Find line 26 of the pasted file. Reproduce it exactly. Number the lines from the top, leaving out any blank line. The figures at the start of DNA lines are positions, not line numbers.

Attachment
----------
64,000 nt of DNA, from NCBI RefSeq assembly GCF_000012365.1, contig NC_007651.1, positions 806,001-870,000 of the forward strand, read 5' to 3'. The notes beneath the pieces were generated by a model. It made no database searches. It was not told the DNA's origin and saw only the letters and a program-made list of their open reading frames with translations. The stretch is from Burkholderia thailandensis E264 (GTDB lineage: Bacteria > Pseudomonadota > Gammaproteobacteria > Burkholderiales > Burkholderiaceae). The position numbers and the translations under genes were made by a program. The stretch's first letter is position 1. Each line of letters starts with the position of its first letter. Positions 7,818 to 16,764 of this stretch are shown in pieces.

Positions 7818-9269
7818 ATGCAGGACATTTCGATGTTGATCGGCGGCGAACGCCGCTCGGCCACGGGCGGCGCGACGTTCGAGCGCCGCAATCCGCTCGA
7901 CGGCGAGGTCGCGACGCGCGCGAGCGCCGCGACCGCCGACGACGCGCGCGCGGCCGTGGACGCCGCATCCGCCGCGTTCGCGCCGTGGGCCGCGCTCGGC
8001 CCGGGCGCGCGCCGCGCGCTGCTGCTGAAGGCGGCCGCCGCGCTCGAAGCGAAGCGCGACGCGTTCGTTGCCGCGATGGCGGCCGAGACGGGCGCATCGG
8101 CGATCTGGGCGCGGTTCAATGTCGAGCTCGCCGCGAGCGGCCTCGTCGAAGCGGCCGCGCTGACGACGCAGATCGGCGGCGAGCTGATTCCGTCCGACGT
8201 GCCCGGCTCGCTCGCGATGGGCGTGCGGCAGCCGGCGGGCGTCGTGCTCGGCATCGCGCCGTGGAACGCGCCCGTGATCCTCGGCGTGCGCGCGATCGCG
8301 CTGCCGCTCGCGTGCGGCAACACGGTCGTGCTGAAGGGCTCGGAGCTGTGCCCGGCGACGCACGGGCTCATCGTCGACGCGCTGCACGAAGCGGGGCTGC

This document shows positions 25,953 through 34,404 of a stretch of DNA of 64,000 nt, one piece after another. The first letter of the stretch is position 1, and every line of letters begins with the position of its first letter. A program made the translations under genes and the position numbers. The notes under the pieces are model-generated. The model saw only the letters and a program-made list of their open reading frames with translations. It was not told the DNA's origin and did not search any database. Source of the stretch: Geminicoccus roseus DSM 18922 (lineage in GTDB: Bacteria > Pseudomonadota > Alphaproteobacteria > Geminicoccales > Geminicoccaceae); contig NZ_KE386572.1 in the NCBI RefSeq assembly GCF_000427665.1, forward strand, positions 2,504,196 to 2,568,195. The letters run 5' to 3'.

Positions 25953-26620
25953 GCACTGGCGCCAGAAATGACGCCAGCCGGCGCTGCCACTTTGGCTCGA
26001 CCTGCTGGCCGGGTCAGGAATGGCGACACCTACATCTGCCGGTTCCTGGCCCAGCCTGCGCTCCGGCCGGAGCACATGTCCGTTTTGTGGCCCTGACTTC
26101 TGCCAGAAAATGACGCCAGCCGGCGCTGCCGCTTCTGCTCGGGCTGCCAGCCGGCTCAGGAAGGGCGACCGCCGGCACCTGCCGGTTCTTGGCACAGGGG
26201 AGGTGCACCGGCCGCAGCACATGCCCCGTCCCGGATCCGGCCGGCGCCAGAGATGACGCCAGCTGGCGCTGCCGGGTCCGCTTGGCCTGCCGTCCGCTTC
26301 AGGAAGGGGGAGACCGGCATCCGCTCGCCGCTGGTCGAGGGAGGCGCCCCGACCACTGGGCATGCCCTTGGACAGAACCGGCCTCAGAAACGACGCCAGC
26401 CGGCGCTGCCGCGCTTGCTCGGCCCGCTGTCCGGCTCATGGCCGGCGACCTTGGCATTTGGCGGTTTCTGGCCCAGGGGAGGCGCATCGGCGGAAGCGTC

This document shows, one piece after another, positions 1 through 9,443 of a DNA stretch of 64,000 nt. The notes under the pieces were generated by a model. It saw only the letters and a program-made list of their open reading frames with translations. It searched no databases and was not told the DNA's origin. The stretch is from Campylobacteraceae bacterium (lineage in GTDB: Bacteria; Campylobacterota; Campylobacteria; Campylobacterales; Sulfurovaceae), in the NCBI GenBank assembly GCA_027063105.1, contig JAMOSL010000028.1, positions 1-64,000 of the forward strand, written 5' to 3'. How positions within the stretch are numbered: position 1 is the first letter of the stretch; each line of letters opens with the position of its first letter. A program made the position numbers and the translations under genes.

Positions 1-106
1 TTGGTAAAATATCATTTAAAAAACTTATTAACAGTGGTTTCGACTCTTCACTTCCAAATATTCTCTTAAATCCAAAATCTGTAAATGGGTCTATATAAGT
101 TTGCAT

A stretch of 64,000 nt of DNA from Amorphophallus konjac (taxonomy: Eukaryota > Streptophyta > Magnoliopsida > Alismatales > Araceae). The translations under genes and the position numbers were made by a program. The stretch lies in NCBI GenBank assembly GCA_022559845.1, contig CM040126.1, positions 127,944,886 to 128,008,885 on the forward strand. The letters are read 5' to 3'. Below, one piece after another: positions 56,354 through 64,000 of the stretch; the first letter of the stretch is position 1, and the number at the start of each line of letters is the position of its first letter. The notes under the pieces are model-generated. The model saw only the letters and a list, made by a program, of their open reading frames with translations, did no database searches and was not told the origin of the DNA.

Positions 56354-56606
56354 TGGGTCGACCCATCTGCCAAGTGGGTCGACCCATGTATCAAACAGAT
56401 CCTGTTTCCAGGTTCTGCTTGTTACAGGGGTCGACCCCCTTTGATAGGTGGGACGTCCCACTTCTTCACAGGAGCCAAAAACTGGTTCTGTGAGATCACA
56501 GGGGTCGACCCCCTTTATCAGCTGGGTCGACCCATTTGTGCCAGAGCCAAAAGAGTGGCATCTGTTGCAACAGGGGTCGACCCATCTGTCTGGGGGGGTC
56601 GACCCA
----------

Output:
56601 GACCCA